> >> their situation without starting out by passing out party membership
> >> applications with a hammer and sickle affixed.
> >
> > I am not asking for symbols - but you cannot go to the "masses" today
> > without a more elaborate theory of organisation, i.e. a real discussion of
> > why often are not democratic and creative, but authoritarian and
> > conservative.
> >
> >>The most important lesson she draws from the communist and radical
> >>movements of the 20th century is the need for a political party and its
> >>leading role. She rejects the idea that spontaneity alone is enough, that
> >>social movements alone can do the job.
> >>She explicitly embraces democratic centralism; she rejects consensus as a
> >>requirement for decision and action. That these points are not original
> >>in the sense that they have been expressed before does not subtract from
> >>their contested significance at the present moment.
> >
> > It is precisely because of "their contested significance" that it is
> > imperative to relate all such "Ideas for struggle" to real historic
> > events, experiences and theories.
> >
> >
> >>That said she couples her affirmation of the need for a political
> >>instrument with threads that carry forward themes poorly learned and
> >>little developed in the history of 20th century revolutionary activism --
> >>she insists on the need for "revolutionary modesty", for "convincing not
> >>imposing"; basically she rejects the 'front organization' approach to mass
> >>organizations, the effort to manipulate by force of resources and
> >>personnel. Instead she insists on the autonomy of grassroots
> >>organizations, on respect for social movements, on respect for those who
> >>are not party members and will not become party members. She insists that
> >>the best people be put in positions of influence in mass movemetns, not
> >>automatically those who are party members. While the fight for hegemony
> >>is not renounced, she insists it be won, not imposed -- and won and rewon.
> >>20th century revolutionary parties played powerful and decisive roles in
> >>many mass movements -- did any ever explicitly say "respect the autonomy"
> >>of them? Many have had experience of struggle on the left fighting under
> >>the banner of Lenin's injunction to draw clear lines of demarcation. No
> >>doubt such lines are worth fighting for still, but she insists this be
> >>done in a completely different spirit of unity, of embrace, of modesty,
> >>and respect.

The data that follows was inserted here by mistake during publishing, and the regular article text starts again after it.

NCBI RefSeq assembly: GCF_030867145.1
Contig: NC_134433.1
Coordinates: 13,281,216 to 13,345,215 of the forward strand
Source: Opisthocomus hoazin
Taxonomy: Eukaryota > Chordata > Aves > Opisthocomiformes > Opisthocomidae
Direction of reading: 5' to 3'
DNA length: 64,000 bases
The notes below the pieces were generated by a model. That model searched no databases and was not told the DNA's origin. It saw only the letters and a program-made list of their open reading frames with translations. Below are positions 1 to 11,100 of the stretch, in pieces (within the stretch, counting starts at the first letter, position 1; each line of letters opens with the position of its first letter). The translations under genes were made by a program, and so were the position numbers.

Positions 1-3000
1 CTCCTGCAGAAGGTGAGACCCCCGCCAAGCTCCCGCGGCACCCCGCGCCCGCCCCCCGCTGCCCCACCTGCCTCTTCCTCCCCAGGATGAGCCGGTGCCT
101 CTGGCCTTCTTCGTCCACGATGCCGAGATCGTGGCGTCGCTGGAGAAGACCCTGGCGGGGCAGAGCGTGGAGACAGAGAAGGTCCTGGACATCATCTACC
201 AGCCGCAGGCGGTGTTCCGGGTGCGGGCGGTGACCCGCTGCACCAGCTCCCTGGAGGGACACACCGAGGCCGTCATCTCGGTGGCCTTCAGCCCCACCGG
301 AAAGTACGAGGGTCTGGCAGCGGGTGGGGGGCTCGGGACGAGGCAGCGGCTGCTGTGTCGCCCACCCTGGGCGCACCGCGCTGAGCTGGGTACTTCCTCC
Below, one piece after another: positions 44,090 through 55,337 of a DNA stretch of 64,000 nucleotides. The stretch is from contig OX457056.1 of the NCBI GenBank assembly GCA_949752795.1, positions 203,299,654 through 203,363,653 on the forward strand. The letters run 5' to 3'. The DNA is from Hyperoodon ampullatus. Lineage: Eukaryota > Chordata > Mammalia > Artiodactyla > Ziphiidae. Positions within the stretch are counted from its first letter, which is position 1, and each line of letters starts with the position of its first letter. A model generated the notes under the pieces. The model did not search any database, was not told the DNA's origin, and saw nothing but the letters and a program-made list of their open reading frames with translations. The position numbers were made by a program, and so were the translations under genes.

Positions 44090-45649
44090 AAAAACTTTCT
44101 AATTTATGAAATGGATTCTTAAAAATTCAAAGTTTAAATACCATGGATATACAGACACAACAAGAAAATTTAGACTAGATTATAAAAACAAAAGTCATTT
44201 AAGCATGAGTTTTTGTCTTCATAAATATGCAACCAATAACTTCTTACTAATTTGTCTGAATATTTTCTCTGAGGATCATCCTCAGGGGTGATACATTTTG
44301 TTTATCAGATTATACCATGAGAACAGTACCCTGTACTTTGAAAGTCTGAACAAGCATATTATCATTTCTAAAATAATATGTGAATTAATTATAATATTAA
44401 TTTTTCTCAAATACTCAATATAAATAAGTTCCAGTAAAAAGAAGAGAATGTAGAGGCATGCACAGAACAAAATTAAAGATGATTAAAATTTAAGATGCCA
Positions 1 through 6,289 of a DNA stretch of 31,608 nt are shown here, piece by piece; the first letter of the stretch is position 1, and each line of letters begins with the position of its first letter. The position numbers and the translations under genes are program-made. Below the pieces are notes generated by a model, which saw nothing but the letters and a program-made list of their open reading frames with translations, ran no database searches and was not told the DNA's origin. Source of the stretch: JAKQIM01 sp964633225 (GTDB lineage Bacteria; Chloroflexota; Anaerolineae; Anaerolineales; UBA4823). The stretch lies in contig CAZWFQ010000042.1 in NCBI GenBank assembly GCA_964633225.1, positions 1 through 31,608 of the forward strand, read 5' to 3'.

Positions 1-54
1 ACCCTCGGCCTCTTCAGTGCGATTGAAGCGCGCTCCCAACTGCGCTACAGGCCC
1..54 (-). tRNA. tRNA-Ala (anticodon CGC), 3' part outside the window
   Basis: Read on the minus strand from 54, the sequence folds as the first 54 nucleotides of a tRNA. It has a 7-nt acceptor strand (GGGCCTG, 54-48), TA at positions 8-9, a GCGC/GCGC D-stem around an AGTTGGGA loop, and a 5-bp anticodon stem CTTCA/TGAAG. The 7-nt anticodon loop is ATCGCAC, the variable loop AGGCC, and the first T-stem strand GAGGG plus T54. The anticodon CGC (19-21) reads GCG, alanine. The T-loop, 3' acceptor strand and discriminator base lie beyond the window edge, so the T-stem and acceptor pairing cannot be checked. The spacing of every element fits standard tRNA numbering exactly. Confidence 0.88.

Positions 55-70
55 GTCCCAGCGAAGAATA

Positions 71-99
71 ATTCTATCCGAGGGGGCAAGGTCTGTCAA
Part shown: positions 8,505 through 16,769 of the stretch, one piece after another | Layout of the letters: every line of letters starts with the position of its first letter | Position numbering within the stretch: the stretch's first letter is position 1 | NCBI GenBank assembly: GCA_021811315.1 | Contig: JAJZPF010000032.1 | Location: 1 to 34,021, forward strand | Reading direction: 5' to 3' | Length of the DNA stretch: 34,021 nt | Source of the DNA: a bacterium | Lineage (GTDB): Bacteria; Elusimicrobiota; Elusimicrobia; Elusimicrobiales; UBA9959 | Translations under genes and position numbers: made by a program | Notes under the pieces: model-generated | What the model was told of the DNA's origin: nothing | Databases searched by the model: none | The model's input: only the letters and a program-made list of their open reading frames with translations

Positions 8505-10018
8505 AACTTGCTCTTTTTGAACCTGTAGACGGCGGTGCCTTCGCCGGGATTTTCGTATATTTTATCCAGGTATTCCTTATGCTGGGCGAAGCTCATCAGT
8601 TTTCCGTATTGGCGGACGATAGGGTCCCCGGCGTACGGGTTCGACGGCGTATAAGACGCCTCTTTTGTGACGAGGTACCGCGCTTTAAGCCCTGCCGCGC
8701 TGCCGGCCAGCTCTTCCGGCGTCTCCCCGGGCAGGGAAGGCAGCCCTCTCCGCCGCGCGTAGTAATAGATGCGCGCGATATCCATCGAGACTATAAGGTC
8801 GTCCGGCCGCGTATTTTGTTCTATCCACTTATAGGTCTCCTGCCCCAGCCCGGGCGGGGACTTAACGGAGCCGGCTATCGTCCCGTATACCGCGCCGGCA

> >
> > From your resume it seems like a very mild critique of the
> > Castro-Sandinista-Chavez experience, so mild that she critizes such
> > leaders/parties for lack of "genuine consultation" - consultation?? Should
> > not the party be ruled bottom-up and not top down? Shouldn't party members
> > vote? Shouldn't they be free to critize the party? What about the right to
> > organize to change the party line on a specific issue (a tendency) or
> > change the strategic orientation and leadership (an organized faction) ...
> > none of these issues are seriously discussed.
> >
> >
> >>Her point in Ideas #5 raises an important theoretical point that has been
> >>very little developed -- the non-correspondence between representation and
> >>the represented. Is this issue old hat also?
> >
> > It is a very old hat - and it is ridiculous and non-scientific to discuss
> > it without reference to historical experiences I hinted at above, talking
> > about a "democratic culture" without discussing the right - written into
> > the statutes of the party to form tendencies and factions - and rules to
> > regulate their way of working. "Tolerating" the minority becomes just a
> > moral appeal to the rulers of the party.
> >
> >>It goes to her first point, the need for a political instrument. But long
> >>posts -- and this is already long -- are not helpful. Anyway, perhaps
> >>others are familiar with discussions of the point I've missed.
> >
> > Let's stop here - I have made my point sufficiently clear I guess - for me
> > MH is just way to abstract to merit a serious discussion. She just have to
> > get real, to get historical, to be so serious that she bothers to engage
> > with other peoples point of view Le Blanc, Molyneux, Mandel, Vercammen -
> > and a host of others that have written on this subject.
> >
> > Regards
> > Anders E
> >
> >
> > _______________________________________________
> > ope mailing list
> >
> >
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Received on Tue Dec 8 04:04:06 2009